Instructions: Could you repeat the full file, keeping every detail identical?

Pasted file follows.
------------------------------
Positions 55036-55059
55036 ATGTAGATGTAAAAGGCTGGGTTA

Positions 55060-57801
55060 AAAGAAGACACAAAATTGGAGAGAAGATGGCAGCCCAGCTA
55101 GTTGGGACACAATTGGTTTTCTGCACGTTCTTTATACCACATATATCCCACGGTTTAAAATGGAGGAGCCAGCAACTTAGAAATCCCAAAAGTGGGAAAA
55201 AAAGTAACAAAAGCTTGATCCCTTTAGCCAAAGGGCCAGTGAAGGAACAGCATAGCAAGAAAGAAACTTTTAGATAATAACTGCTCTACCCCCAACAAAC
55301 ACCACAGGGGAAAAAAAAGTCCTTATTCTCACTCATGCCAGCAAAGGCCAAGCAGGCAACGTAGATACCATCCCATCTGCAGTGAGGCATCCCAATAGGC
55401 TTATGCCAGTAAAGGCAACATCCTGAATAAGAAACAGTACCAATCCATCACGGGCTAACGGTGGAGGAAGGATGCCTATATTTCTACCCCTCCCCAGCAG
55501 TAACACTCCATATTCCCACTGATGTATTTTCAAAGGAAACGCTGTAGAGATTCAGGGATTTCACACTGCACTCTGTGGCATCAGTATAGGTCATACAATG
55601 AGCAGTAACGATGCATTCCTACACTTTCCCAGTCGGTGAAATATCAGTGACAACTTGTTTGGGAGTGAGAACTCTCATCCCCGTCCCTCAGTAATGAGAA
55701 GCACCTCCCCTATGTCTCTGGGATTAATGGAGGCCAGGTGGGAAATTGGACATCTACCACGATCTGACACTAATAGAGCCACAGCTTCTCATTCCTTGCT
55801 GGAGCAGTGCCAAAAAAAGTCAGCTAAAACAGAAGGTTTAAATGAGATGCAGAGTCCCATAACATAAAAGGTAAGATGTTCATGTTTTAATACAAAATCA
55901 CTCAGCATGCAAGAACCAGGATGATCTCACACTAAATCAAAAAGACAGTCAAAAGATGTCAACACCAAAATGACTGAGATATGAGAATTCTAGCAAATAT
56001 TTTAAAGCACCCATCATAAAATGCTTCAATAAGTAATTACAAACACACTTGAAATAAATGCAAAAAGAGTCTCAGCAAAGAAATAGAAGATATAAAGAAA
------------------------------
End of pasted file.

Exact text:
Positions 55036-55059
55036 ATGTAGATGTAAAAGGCTGGGTTA

Positions 55060-57801
55060 AAAGAAGACACAAAATTGGAGAGAAGATGGCAGCCCAGCTA
55101 GTTGGGACACAATTGGTTTTCTGCACGTTCTTTATACCACATATATCCCACGGTTTAAAATGGAGGAGCCAGCAACTTAGAAATCCCAAAAGTGGGAAAA
55201 AAAGTAACAAAAGCTTGATCCCTTTAGCCAAAGGGCCAGTGAAGGAACAGCATAGCAAGAAAGAAACTTTTAGATAATAACTGCTCTACCCCCAACAAAC
55301 ACCACAGGGGAAAAAAAAGTCCTTATTCTCACTCATGCCAGCAAAGGCCAAGCAGGCAACGTAGATACCATCCCATCTGCAGTGAGGCATCCCAATAGGC
55401 TTATGCCAGTAAAGGCAACATCCTGAATAAGAAACAGTACCAATCCATCACGGGCTAACGGTGGAGGAAGGATGCCTATATTTCTACCCCTCCCCAGCAG
55501 TAACACTCCATATTCCCACTGATGTATTTTCAAAGGAAACGCTGTAGAGATTCAGGGATTTCACACTGCACTCTGTGGCATCAGTATAGGTCATACAATG
55601 AGCAGTAACGATGCATTCCTACACTTTCCCAGTCGGTGAAATATCAGTGACAACTTGTTTGGGAGTGAGAACTCTCATCCCCGTCCCTCAGTAATGAGAA
55701 GCACCTCCCCTATGTCTCTGGGATTAATGGAGGCCAGGTGGGAAATTGGACATCTACCACGATCTGACACTAATAGAGCCACAGCTTCTCATTCCTTGCT
55801 GGAGCAGTGCCAAAAAAAGTCAGCTAAAACAGAAGGTTTAAATGAGATGCAGAGTCCCATAACATAAAAGGTAAGATGTTCATGTTTTAATACAAAATCA
55901 CTCAGCATGCAAGAACCAGGATGATCTCACACTAAATCAAAAAGACAGTCAAAAGATGTCAACACCAAAATGACTGAGATATGAGAATTCTAGCAAATAT
56001 TTTAAAGCACCCATCATAAAATGCTTCAATAAGTAATTACAAACACACTTGAAATAAATGCAAAAAGAGTCTCAGCAAAGAAATAGAAGATATAAAGAAA